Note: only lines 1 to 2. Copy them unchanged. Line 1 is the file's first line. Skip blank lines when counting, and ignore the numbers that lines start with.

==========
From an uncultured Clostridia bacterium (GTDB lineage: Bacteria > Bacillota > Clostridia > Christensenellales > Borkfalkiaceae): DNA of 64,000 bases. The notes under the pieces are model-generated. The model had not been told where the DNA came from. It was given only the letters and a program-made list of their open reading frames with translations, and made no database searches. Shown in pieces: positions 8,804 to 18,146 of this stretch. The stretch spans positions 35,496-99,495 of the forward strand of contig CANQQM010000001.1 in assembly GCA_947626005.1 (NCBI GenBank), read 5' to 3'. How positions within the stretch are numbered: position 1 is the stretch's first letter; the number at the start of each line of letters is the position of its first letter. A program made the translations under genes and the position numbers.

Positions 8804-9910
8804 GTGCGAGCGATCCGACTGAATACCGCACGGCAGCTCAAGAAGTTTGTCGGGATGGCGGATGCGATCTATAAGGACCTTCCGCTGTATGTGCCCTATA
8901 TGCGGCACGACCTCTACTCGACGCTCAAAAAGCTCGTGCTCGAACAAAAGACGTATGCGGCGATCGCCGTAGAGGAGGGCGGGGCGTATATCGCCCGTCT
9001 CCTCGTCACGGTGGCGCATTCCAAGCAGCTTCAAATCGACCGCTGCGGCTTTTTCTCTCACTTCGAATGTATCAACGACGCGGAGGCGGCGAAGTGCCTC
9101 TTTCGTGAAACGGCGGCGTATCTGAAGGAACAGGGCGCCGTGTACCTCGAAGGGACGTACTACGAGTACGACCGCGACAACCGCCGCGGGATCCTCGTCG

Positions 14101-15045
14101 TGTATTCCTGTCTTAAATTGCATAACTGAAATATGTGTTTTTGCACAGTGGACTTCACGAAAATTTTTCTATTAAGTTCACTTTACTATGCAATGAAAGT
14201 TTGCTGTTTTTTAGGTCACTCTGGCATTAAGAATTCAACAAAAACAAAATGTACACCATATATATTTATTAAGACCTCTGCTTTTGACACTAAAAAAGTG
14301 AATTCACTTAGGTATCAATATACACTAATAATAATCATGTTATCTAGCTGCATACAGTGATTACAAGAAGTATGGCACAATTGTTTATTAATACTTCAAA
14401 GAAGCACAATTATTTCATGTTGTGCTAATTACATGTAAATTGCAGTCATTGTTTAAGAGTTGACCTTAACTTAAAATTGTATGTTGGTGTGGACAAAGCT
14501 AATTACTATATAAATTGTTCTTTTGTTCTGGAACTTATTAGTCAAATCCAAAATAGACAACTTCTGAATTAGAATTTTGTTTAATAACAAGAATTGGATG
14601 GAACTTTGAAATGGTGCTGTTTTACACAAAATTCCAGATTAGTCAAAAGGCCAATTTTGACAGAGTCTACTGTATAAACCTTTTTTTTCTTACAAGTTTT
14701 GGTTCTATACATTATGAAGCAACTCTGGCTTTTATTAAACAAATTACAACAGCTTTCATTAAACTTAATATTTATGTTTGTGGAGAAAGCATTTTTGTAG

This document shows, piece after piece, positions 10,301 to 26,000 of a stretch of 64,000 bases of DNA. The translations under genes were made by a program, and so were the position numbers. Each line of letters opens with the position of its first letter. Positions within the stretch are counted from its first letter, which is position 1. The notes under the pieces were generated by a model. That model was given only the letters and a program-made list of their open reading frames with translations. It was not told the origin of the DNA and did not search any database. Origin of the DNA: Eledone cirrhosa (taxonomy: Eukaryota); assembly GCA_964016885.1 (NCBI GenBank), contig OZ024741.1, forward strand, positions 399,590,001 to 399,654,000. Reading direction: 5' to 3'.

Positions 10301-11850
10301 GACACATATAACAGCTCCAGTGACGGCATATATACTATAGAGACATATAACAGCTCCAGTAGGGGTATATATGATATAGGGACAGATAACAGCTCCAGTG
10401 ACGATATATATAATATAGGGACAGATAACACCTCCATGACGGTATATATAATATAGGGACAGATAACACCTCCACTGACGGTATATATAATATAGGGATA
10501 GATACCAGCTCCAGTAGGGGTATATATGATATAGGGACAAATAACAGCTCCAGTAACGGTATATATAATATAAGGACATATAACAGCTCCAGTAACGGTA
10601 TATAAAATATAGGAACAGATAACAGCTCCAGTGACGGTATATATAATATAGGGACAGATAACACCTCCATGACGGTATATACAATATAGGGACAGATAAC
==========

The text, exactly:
From an uncultured Clostridia bacterium (GTDB lineage: Bacteria > Bacillota > Clostridia > Christensenellales > Borkfalkiaceae): DNA of 64,000 bases. The notes under the pieces are model-generated. The model had not been told where the DNA came from. It was given only the letters and a program-made list of their open reading frames with translations, and made no database searches. Shown in pieces: positions 8,804 to 18,146 of this stretch. The stretch spans positions 35,496-99,495 of the forward strand of contig CANQQM010000001.1 in assembly GCA_947626005.1 (NCBI GenBank), read 5' to 3'. How positions within the stretch are numbered: position 1 is the stretch's first letter; the number at the start of each line of letters is the position of its first letter. A program made the translations under genes and the position numbers.

Positions 8804-9910